Summer is not noted for bringing great foreign films to New Orleans. Even theaters that regularly present nonmainstream fare lean toward blockbusters when the weather gets hot (but popular movies can subsidize the presentation of other films during the long festival season). All of this helps make the arrival of Polish-born, British-based director Pawel Pawlikowski's masterful Ida the rarest of summer pleasures.
Ida's reputation precedes it: The film won the top prize at five major international film festivals and swept the Polish Film Awards. It has been named Poland's official entry to next year's Academy Awards. That's a lot of acclaim for an 80-minute, black-and-white drama about the aftermath of the holocaust in Poland. But Ida is neither as relentlessly bleak nor as arty as that description sounds. The fictional story of a young novitiate nun in 1962 Poland who discovers she's Jewish shortly before taking her vows, Ida offers a meditation on the nature of identity and self-discovery. Its spare and innovative visual style gives it the power of a treasured family-photo album suddenly sprung to life. The overall effect is that of a miniature, a work of art that's small in stature but rich in meaning. Ida may be the most accomplished film of the year so far — foreign or American-made.
Pawlikowski initially had trouble casting the film's crucial title role but found reluctant newcomer Agata Trzebuchowska when a filmmaker friend spotted her in a Parisian cafe. Her unaffected innocence makes her the ideal foil for seasoned Polish actress Agata Kulesza, who plays Anna, a world-weary courtroom judge with her own complicated past and the aunt Ida never knew she had. Together, they embark on a road trip to uncover the secrets of a shared family history. Using a squarish format and naturalistic light that recall the early days of film, Pawlikowski tells their story through minimal dialogue and what almost seems a series of beautifully rendered, high-contrast still photographs. His camera never moves until the film's final pair of shots. The framing of each image is unlike anything previously seen on film, with subjects often placed at the bottom of the screen to accommodate vast skies or deep interiors above. The daring visual style manages to support the emotional content of each scene, making traditional, action-oriented camera work seem needlessly ornate and showy by comparison.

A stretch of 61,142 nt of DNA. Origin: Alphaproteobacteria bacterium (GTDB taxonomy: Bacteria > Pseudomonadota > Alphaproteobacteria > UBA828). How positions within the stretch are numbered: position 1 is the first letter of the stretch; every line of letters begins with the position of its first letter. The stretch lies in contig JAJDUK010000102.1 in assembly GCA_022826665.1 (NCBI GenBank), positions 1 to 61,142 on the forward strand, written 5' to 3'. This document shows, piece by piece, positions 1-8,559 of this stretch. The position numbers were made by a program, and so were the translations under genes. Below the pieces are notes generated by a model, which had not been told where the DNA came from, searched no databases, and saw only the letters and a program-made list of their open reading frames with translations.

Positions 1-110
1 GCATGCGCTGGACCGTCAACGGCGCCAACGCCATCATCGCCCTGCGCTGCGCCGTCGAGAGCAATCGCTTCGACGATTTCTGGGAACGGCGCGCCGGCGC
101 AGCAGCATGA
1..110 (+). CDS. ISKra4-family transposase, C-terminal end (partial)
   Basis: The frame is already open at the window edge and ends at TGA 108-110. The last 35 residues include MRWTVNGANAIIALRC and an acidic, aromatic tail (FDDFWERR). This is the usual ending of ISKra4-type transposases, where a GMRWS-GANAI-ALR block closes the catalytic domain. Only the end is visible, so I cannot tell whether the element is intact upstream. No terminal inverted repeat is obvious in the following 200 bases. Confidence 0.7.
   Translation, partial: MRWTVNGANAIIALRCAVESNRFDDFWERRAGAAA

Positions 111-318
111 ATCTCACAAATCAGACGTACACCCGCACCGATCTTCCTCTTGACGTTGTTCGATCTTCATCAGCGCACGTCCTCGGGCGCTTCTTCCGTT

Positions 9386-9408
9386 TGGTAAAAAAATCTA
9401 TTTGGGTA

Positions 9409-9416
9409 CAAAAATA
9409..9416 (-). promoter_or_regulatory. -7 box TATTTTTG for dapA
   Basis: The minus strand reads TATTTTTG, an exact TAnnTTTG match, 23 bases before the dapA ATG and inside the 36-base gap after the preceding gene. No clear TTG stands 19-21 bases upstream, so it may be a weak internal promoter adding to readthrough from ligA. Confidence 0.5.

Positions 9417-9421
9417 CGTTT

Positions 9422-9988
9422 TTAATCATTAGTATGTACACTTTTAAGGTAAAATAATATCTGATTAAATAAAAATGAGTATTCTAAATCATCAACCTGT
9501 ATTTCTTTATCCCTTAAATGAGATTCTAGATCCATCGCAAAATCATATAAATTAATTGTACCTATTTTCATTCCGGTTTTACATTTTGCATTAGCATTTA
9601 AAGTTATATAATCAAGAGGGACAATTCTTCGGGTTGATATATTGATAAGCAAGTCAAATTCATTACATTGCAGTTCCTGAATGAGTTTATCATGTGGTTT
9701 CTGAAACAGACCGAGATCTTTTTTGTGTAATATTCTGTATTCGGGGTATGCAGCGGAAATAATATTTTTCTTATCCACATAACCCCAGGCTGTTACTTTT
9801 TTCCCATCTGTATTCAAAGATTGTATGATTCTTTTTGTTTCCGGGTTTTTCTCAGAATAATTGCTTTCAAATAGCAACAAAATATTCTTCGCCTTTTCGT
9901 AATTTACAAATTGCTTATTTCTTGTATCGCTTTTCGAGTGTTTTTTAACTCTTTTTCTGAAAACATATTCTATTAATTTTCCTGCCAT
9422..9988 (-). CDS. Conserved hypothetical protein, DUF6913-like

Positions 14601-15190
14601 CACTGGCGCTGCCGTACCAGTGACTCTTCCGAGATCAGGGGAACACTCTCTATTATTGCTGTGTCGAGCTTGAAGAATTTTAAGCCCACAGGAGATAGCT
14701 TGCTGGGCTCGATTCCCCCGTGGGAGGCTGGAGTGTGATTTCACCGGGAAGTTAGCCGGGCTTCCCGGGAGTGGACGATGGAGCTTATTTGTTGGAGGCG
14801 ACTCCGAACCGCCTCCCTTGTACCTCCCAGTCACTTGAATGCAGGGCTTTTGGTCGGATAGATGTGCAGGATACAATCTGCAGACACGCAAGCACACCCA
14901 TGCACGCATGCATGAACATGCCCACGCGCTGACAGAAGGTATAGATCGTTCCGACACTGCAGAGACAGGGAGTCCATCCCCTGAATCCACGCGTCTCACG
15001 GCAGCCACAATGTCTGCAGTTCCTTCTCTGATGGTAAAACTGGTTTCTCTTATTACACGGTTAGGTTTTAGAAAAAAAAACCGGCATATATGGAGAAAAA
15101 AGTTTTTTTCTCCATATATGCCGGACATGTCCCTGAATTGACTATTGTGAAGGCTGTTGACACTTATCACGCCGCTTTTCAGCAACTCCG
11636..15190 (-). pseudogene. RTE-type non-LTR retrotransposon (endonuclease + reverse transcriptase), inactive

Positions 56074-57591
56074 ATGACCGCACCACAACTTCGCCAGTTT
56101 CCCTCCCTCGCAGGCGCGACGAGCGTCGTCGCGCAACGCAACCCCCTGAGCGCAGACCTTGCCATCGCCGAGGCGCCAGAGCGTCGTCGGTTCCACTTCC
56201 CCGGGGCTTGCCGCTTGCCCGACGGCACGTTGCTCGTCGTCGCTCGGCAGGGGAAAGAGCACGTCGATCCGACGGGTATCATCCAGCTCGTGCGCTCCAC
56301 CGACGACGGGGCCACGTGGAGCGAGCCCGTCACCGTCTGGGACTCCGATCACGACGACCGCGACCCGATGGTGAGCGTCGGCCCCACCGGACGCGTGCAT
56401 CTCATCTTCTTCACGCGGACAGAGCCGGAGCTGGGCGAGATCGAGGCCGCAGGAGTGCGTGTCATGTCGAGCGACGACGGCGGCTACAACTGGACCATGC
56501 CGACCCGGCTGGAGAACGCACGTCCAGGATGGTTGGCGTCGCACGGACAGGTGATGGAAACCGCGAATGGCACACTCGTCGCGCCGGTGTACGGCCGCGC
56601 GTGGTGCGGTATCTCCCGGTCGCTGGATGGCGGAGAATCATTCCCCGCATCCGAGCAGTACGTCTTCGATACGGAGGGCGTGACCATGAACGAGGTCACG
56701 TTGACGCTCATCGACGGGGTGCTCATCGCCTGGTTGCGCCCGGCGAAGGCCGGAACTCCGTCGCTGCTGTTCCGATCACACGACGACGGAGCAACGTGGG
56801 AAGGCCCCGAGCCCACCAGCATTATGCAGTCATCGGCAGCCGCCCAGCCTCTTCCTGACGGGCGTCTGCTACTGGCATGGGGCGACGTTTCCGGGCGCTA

Controversy has followed Ida just as it did Aftermath, another recent and powerful Polish film that addresses Polish-Jewish relations during and immediately following World War II. Any film using real-world events from that time and place as a setting for fictional storytelling inevitably becomes a flashpoint for heated debate. But Ida's greatest strength can be found in the intimate nature of its story. There are no history lessons here, just timeless questions of cultural identity and spiritual fulfillment. It's not often that a film mainly inspires quiet contemplation and leaves room for that to become central to the experience of seeing it.